The first movement, Aubade opened with striking piano gestures reminiscent of Stravinsky contrasting with lyric, rhapsodic horn calls. Whilst the music developed in intensity and density of writing, it then unwound slowly, making you wonder what sort of morning song this was, but then the opening material returned to wake things up. The subsequent Rondo (Notturno) was based on material that was dark and restless, developing in insistent energy and threatening rhythm so that it was clear that this was a night of nightmares. Cantilena featured muted horn phrases over shimmering piano. Throughout the piece, Phibbs exploited the modern horn's timbral capabilities with much hand stopping too. In Cantilena, it was only when the instrument was unmuted that the horn phrases developed into something like singing length, but the opening material returned at the end, in abbreviated form, the singing was over. The Elegy featured a singing horn line over piano chords, the material recalling the previous movement but also hinting at Benjamin Britten (an influence that hovered around the whole work). It is this movement that contains a musical link to the Brahms' trio. The Finale was a sort of moto perpetuo, full of fast dazzle for both instruments though the chromatic writing made for a slightly disturbing element.

The work came over as more of a suite than a sonata, but was full of imaginative and idiomatic writing for horn and piano. Here it received terrific performances from Ben Goldscheider and Tom Poster. Goldscheider dealt with the work's challenges with devastating aplomb whilst Poster was wonderfully supportive and both brought out the timbral possibilities of the work.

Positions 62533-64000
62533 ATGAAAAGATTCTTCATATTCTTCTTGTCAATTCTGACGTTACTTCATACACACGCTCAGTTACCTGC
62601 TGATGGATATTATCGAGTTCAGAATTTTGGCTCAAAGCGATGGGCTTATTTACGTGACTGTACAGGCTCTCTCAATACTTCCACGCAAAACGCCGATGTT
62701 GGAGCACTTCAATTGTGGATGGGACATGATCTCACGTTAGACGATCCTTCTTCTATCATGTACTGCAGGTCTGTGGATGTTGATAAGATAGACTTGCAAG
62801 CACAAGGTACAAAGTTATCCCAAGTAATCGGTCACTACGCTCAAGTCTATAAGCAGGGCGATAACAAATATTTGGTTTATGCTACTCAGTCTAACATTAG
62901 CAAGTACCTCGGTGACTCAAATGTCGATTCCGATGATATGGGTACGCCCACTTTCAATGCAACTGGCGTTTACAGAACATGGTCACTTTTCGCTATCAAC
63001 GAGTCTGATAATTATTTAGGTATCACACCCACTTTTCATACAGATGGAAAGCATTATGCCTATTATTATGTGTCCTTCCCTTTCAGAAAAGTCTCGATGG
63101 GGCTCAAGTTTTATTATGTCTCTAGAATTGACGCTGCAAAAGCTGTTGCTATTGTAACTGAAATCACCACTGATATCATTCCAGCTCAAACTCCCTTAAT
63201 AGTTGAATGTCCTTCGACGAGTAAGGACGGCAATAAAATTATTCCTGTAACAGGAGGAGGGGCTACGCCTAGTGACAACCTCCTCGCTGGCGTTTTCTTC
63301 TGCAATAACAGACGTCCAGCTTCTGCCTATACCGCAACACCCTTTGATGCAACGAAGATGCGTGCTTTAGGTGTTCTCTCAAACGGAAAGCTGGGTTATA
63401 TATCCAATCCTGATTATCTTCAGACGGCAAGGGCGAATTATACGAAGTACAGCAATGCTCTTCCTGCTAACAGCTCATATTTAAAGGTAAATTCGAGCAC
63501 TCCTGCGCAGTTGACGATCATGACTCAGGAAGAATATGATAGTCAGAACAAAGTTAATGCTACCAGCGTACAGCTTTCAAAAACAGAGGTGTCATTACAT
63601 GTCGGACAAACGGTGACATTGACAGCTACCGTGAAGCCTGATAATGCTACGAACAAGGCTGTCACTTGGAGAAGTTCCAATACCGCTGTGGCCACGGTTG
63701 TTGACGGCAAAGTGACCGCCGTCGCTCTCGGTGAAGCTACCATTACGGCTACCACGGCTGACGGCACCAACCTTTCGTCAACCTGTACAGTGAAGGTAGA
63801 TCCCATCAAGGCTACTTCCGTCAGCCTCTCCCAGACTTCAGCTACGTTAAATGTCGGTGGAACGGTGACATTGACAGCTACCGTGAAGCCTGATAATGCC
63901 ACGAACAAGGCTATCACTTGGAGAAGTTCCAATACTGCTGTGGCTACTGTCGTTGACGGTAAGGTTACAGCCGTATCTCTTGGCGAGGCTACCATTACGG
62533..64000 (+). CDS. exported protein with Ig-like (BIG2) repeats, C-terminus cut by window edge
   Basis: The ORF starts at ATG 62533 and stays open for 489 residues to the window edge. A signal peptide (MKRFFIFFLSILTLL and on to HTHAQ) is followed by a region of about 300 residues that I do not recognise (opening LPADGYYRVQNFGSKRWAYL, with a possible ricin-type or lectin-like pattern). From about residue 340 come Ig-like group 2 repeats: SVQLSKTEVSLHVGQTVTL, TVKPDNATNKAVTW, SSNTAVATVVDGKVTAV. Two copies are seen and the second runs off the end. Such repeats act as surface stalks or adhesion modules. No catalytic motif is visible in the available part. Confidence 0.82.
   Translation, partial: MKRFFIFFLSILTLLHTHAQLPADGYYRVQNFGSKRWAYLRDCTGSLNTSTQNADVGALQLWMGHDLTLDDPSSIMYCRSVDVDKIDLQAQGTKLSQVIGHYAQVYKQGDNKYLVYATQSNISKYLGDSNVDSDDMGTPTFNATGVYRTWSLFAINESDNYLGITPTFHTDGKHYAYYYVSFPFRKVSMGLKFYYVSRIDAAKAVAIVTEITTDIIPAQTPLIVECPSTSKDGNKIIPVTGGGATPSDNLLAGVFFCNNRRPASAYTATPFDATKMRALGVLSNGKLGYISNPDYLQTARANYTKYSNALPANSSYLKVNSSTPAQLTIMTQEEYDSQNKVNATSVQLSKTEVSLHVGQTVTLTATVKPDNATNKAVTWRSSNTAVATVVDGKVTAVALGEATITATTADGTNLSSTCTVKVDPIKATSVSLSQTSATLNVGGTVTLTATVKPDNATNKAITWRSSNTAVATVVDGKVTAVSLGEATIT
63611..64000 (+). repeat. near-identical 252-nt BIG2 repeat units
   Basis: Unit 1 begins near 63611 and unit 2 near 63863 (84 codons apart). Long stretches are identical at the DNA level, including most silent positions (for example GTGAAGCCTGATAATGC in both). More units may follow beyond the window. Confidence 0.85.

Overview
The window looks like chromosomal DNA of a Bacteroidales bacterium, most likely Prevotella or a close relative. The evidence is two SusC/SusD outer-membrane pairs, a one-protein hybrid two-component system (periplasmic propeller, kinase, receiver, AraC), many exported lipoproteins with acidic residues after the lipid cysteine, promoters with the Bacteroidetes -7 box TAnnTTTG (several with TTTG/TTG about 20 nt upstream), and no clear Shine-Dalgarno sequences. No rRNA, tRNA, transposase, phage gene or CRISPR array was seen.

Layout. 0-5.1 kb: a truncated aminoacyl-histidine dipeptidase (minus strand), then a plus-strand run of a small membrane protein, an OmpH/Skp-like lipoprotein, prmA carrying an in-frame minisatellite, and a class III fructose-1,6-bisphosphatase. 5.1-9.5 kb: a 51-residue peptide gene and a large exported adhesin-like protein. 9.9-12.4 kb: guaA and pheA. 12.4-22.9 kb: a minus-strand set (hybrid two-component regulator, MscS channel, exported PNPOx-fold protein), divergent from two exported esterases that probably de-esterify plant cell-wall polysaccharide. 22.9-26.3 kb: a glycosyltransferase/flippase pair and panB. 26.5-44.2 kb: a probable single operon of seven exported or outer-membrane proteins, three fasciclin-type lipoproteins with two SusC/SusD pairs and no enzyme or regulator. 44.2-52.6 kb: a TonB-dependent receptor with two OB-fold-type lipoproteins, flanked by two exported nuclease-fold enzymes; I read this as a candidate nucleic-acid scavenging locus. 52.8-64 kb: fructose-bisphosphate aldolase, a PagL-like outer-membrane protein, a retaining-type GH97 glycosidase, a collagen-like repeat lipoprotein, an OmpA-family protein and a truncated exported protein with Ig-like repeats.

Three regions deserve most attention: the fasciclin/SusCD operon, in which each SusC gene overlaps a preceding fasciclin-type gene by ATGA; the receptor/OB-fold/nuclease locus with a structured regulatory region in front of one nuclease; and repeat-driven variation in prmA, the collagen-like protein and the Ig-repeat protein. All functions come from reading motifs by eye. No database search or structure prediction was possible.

Brahms' Horn Trio was written in 1865 and it remains an almost unique example of a challenging genre, the horn can so easily dominate. This never happened here, and we again had lovely collegial playing from the three performing, with Goldscheider deferring to Magnus Johnston's violin without ever seeming to give up equality. The opening Andante had a lovely mellow quality both to the sound and to the playing, but despite the lyrical beauty there was an underlying passion. Whilst the music grew intense at times, it was never for long. The Scherzo came over as more robust folk dance, fast yet serious, with a trio where things eased off and violin and horn sang delightfully together. The slow movement, Adagio mesto, is the beating heart of the piece, serious, sad and achingly beautiful. Again, violin and horn singing together over a darker piano accompaniment though there were rushes of demonstrative emotion amidst the overall restraint. The fourth movement came over as almost more of a scherzo than the second movement, busy and breezy with atmospheric moments where things eased off, but then we were off again. For all the sombreness of the first three movement, there was a sense of triumph about the conclusion, along with the players' palpable joy at playing together.